The storyboard artists were a little puzzled at first and then they took to it like ducks to water. They loved it and looked at creating really good filmmaking on the sort of schedule we had to get in by as a real challenge. By that point, we started to do things that were absolute no-nos in the animation industry, and for TV animation in particular. I’m not going to say that we were the first to ever do them. I think a lot of great shorts directors did these things. But we were the first ones in a long time to do it, well, maybe ever do it for TV where you had fast, rapid cuts like in a live action motion picture.




Why was no one doing this sort of thing in TV animation before? Can you give me a concrete example of what you’re talking about?




The reason nobody does that sort of thing is because every time you cut in hand-drawn animation you need a new layout, and TV is all about maximizing the work and minimizing the number of shots. If we did a parody of McBain [the Arnold Schwarzenegger-like, Die Hard type character] and something blew up, we would make fun of the fact that they shoot those things with multiple cameras. So we would do 12 different layouts that we would blow through in two or three seconds.


People really responded to it. Production people didn’t like us because we made the episodes more difficult to produce. But the jokes were on a level people hadn’t seen. It was really fun and I learned a lot working on The Simpsons.


There was a lot of the pressure to get these very complicated and sophisticated scripts done. 24 of them a year at the height or more, and that meant you had to move and make decisions quickly. That saved my butt in all three of the feature films I’ve done, especially while working on The Iron Giant and on Ratatouille. Both had very short schedules by the time I got involved with them.




Regarding The Iron Giant, that was one of those projects similar to 1906, (the failed Barry Levinson film) where after a long time Warner Bros. removed Levinson as that film’s director and hired you. Was your time turning The Iron Man into The Iron Giant brief?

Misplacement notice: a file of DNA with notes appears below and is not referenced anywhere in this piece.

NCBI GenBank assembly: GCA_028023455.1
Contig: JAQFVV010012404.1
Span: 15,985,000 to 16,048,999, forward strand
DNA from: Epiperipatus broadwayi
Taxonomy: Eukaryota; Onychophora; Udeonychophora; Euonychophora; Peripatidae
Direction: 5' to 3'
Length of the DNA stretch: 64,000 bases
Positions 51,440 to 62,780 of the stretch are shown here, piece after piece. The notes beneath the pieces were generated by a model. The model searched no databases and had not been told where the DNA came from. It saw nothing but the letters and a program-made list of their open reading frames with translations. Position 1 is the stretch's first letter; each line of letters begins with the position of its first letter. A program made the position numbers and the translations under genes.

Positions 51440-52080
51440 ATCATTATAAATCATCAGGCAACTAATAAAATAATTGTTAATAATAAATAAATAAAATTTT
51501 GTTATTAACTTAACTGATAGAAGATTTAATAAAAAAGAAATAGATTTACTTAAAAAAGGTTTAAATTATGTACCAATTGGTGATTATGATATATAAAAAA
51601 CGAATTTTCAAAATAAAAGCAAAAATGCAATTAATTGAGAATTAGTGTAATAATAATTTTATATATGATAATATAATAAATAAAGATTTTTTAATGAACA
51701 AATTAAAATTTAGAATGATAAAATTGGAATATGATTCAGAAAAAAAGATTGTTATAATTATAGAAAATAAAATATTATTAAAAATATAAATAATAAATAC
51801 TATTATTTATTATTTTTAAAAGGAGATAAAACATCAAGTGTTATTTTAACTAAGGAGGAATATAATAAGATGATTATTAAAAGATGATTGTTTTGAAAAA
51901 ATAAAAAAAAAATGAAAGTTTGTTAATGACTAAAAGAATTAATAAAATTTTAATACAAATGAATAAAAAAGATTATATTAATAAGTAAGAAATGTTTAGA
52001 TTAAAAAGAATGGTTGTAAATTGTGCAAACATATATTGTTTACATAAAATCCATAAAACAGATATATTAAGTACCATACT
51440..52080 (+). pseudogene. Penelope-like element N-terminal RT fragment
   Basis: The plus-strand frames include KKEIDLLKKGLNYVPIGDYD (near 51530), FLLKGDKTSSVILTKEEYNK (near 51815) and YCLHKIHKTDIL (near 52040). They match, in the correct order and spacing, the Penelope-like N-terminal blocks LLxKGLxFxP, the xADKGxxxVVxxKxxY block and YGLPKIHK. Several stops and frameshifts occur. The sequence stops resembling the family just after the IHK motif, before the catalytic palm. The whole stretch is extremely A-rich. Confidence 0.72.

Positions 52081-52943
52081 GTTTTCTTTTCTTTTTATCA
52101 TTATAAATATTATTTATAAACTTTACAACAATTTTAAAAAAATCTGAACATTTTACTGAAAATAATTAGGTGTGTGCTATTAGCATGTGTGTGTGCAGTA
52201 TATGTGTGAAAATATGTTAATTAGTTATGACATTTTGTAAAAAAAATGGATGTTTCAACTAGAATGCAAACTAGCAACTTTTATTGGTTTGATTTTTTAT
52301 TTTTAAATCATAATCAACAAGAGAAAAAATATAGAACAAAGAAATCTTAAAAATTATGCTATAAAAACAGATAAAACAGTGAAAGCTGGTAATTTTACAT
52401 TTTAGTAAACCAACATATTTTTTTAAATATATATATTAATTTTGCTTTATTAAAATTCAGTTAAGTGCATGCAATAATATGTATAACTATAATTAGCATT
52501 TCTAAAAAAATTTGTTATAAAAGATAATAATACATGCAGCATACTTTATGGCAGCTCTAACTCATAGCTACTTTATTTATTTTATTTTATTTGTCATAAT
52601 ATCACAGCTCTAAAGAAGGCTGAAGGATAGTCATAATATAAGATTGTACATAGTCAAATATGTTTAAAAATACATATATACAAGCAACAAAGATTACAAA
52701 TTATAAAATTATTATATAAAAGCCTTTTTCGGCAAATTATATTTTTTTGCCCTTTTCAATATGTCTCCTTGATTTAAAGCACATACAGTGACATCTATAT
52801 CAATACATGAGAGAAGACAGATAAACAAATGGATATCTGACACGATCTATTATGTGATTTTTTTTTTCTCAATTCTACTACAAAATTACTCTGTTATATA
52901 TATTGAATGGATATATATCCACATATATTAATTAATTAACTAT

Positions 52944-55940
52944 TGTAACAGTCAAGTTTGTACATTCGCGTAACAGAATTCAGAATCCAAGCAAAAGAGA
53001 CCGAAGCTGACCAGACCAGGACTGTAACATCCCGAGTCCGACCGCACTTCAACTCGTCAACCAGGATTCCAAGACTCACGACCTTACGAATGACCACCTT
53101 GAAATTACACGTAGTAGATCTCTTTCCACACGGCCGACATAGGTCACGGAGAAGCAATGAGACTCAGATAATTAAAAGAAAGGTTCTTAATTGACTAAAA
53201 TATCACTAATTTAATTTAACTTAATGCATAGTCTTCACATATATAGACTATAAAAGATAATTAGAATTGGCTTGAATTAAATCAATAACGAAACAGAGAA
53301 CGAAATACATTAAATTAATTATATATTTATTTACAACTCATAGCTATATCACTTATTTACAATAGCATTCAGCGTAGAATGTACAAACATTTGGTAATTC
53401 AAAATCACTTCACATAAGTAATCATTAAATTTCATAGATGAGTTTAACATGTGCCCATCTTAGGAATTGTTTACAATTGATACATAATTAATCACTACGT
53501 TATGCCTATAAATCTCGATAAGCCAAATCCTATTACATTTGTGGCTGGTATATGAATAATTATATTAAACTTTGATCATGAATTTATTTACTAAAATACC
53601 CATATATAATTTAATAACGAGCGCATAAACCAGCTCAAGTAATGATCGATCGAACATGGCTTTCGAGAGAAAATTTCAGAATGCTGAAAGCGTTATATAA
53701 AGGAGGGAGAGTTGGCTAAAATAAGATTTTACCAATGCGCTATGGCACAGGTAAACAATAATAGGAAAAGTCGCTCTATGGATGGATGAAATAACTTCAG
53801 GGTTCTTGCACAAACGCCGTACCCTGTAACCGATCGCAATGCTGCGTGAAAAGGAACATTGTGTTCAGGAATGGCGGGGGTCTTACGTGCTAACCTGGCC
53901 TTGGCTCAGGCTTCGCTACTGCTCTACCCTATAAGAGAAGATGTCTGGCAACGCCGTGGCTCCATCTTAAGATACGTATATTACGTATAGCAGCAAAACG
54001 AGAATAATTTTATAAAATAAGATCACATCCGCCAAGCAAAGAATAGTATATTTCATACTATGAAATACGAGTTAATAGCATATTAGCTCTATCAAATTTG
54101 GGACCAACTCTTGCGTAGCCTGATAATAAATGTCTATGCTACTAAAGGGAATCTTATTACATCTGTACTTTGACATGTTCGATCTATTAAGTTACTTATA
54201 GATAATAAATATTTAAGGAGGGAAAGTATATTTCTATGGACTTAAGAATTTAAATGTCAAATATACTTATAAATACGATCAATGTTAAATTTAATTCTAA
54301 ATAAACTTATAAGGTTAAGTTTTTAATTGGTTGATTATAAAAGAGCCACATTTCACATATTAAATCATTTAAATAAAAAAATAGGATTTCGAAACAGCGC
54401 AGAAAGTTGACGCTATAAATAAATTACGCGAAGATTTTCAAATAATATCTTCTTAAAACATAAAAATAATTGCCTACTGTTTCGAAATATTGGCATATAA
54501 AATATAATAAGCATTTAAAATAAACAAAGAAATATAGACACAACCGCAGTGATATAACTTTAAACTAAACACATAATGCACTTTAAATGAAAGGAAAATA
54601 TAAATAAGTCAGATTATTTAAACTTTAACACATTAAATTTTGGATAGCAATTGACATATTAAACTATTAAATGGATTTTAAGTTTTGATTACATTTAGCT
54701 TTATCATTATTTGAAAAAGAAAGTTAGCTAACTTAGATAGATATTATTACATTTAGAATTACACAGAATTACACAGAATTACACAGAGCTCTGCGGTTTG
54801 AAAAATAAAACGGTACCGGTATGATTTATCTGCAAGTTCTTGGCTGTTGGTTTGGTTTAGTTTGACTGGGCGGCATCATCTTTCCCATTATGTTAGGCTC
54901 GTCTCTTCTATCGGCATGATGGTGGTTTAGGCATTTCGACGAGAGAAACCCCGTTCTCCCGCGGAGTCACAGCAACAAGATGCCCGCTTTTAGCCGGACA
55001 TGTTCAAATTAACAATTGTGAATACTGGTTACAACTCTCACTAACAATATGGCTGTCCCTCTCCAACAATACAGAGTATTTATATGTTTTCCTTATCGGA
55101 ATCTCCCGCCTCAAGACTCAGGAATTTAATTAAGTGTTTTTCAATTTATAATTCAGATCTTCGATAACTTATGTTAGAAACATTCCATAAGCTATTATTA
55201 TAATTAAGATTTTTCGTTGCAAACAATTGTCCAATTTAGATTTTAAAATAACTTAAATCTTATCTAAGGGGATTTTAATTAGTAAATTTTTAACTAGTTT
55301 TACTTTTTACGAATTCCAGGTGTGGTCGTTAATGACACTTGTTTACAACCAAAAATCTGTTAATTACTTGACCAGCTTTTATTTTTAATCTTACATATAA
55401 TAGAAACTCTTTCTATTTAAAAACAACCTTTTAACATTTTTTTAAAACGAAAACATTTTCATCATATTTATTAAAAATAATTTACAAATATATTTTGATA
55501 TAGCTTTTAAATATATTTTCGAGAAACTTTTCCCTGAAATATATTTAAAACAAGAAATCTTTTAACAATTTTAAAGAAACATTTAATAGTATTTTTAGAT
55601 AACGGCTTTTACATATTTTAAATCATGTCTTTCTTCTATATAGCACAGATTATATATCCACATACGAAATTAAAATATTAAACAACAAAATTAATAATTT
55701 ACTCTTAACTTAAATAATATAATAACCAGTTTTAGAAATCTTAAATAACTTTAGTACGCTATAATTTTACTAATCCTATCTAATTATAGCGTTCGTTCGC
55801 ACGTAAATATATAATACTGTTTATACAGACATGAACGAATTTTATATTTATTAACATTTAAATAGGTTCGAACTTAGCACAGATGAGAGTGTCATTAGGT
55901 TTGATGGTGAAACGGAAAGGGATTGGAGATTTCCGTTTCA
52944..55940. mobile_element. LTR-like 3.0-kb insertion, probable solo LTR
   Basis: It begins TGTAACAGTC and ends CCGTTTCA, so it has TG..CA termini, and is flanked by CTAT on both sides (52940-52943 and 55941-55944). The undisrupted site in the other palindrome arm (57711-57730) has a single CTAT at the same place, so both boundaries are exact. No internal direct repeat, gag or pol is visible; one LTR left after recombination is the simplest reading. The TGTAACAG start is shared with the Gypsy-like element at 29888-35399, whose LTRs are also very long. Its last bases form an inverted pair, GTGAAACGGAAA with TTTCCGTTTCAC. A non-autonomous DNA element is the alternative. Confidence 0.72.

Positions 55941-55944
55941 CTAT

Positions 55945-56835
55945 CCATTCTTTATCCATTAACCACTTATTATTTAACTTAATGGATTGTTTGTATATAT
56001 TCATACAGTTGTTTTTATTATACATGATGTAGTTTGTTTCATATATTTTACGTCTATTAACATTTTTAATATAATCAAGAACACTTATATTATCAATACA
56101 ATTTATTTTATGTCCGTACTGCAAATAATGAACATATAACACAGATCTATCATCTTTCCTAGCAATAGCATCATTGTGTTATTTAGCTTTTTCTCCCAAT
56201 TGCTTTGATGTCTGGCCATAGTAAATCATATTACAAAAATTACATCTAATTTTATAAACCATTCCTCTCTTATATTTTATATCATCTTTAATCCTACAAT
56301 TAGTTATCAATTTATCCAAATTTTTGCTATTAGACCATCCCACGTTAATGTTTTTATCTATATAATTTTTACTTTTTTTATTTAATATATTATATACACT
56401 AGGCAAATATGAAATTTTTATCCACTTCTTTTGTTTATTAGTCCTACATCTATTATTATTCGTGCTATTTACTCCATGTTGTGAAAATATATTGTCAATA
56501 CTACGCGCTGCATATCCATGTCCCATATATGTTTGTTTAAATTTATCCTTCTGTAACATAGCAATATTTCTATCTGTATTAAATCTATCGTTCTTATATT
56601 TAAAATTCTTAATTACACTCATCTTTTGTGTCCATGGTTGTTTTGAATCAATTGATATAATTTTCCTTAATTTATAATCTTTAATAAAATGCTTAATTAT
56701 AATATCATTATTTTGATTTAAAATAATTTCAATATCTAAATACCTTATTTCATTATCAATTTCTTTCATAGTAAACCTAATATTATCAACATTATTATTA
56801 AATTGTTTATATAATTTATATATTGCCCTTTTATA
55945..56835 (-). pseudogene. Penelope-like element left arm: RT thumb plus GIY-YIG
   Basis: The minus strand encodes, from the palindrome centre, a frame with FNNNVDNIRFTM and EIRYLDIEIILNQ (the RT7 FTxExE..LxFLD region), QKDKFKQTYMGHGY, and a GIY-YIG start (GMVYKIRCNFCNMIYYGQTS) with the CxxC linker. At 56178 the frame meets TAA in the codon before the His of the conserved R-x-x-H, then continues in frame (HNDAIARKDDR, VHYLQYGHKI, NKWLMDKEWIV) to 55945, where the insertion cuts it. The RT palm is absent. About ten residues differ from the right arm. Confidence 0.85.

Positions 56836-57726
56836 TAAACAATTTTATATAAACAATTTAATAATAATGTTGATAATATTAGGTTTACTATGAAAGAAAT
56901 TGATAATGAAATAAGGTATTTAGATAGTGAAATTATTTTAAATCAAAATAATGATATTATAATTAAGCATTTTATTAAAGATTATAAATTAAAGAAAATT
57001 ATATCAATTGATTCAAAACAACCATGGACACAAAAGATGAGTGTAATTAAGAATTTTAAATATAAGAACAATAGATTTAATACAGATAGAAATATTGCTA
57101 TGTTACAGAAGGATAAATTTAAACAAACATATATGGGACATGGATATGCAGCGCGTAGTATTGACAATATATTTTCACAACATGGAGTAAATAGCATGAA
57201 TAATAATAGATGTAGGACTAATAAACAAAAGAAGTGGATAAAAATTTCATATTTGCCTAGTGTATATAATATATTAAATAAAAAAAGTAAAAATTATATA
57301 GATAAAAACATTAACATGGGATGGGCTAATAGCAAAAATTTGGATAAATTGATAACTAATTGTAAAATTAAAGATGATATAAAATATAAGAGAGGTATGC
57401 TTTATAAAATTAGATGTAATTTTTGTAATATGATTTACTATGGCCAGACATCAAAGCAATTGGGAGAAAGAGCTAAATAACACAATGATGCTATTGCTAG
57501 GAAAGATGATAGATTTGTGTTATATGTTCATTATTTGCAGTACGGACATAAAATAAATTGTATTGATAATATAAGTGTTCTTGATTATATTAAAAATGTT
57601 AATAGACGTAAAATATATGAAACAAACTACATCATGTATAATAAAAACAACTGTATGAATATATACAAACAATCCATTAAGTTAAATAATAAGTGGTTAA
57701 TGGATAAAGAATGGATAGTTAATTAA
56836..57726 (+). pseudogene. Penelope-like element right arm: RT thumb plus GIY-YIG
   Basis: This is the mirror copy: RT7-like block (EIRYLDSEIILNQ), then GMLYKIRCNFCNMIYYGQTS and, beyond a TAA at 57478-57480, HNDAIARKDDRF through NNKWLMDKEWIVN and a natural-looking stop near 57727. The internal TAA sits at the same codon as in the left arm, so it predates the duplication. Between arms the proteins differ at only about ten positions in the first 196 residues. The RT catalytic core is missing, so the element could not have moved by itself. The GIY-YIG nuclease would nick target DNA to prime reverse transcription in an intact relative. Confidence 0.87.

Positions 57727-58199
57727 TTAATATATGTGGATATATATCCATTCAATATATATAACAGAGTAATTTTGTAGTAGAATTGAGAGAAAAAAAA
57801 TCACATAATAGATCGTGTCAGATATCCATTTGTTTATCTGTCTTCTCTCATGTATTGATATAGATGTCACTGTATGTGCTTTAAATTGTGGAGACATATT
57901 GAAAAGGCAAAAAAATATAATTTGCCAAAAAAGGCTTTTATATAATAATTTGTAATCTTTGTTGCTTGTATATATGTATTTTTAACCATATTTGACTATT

Iron Giant was a very short schedule for an animated film. I was involved for about a year an a half.  No. Two and a half years from my outline to the finished film on Iron Giant, but that was everything. You know, boarding it, designing it, recording it, animating it, finishing it. All that stuff.




When it comes to these ‘broken’ projects, you seem to have a really strong sense of how to find the broad message inside the flawed story they show you, and how to remove the parts that are holding the narrative back and how to replace those flaws with characters and storylines that support a narrative you want to tell. One that resonates. Your ‘fixes’ never feel obvious or inserted. Sometimes your films contain a moment defined by a quick two or three shot of something that creates character. Other times, you’re playing to something broad and universal like the way characters relate. This is why your films move from scene-to-scene without anyone noticing. That’s your gift.




Wow, thank you.




Many times, after The Iron Giant, came out, when I’d be at a meeting at Warner Bros., and some of the suits were talking about who they could get to direct a live action version of Superman, I’d tell them the guy they ought to consider is Brad Bird.


That you understand genre films very well, and more importantly - you like them. You are also able to make those type of characters in genre films real and completely accessible. You also understand storytelling in a way that most people who direct animated films do not. In that way, your films are more like the work of film director Billy Wilder. You also understand women, and the men who like women in a way that feels real and connected. Since Superman is basically a film about a man trying to impress a woman, for me, you seem like the obvious choice. You’d understand the human side and the time period, and that at its heart, Superman is a love story and a story about attraction and what a man is willing to do for a woman. It’s not about revenge.




Wow. Again, thank you.